The Story: Unlike many top Orlando-area hotel courses that require you to stay to play, Shingle Creek welcomes daily-fee players—and is one of the city’s best bargains, even in peak season. What’s more, it’s one of the area’s best public courss, with Old-Florida flavor, mature oaks lining the fairways and interconnecting waterways weaving throughout.

Verdict: In this follow-up to his esteemed Orange County National course, Harman has lived up to his reputation.

Phoenix, Arizona


The Skinny: Designed by Bill Coore and Ben Crenshaw; 6,912 yards.

Iconic Hole: Carved out of stark desert, the 14th’s split fairway offers a tempting but risky shortcut off the tee.

Novelty: Short hitters rejoice. A “composite” course here mixes shorter tees for maximum drama and strategy.

The Story: The Fort McDowell Yavapai Nation splurged on its second course at We-Ko-Pa, hiring Coore and Crenshaw. Their design transports old-fashioned U.S. Open-style strategic golf to a dramatic desert setting. Built for walking (a rarity in Arizona), the minimalist style has more in common with old-line East Coast courses like Shinnecock National than with neighboring desert layouts.

Verdict: A desert golf experience unlike any other, and a must-play for golfers visiting the area.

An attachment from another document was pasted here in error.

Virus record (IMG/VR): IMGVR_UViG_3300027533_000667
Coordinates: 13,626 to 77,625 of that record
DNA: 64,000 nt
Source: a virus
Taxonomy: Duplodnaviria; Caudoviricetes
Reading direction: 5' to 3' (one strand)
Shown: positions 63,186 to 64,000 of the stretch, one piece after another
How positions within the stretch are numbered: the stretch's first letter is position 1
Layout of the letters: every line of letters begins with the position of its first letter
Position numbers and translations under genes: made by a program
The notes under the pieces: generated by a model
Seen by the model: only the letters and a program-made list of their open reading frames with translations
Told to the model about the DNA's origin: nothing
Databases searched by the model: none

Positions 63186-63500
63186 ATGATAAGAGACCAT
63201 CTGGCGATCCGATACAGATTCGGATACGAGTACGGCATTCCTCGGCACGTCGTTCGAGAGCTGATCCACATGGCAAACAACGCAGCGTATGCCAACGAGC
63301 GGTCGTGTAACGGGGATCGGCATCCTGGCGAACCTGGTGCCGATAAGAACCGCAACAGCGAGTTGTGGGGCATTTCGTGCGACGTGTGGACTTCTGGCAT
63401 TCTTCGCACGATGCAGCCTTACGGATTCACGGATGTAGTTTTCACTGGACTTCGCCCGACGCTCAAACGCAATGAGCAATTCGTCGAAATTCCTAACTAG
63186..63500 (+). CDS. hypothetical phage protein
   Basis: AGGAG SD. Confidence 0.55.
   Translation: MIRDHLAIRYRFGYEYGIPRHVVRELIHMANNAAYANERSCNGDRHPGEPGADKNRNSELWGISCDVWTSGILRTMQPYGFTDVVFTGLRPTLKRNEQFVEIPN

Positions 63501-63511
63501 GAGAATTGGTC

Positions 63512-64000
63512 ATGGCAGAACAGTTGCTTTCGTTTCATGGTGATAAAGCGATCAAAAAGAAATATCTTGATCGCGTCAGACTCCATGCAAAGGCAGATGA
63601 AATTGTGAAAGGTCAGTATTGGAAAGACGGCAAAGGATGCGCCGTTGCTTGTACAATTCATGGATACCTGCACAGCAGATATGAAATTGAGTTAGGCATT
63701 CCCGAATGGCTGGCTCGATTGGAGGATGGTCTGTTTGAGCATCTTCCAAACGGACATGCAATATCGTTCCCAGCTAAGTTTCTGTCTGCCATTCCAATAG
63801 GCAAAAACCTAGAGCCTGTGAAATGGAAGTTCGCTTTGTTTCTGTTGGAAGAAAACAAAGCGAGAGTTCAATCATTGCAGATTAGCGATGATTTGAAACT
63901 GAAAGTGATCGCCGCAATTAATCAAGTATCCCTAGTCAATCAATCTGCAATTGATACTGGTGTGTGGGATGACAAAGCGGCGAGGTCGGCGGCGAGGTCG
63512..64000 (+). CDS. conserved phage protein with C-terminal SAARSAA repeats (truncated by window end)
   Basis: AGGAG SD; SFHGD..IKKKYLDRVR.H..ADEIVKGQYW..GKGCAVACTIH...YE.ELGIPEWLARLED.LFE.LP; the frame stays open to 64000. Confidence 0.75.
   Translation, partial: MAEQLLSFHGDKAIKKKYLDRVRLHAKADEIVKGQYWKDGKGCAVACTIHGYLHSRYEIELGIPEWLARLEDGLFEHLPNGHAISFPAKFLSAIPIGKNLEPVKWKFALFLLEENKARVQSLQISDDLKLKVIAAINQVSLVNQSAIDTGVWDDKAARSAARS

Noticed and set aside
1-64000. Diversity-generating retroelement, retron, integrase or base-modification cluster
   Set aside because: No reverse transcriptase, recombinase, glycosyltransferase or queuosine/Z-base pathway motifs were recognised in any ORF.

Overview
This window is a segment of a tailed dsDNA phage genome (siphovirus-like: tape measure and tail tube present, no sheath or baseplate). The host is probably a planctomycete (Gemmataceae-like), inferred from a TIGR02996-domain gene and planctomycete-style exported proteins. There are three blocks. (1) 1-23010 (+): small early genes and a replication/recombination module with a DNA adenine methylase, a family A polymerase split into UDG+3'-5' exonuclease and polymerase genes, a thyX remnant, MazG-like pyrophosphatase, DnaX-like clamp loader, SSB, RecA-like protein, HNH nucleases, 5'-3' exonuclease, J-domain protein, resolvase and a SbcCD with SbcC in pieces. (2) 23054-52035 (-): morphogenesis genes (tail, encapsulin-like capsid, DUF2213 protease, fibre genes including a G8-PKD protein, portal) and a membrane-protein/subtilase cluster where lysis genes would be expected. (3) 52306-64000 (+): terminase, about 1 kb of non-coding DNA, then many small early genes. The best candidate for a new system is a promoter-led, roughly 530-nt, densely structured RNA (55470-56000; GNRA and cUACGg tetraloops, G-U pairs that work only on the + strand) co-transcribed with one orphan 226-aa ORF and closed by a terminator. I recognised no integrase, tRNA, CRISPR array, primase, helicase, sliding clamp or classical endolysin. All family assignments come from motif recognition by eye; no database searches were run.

RCI's Elite Eight Golf Courses

Palm Desert, California


The Skinny: Designed by Arnold Palmer; 7,305 yards.

Iconic Hole: Desert? What desert? The par-4 11th has water off the tee and an approach over another lake.

Novelty: The owners donated the course to the PGA Tour’s annual Bob Hope Chrysler Classic, a lucrative fund-raiser.

The Story: Not only will you get bragging rights for playing a PGA Tour venue, but you’ll experience a fun and varied desert course. There’s rolling terrain with elevation changes, trees, gleaming white sand and water—30 acres of it. Reasonably priced for the region, greens fees include forecaddies.

Verdict: Public courses are a rarity in country-club-crazed Palm Springs. Great public courses like this one are rarer still.

NOTE: Information may have changed since publication. Please confirm key details before planning your trip.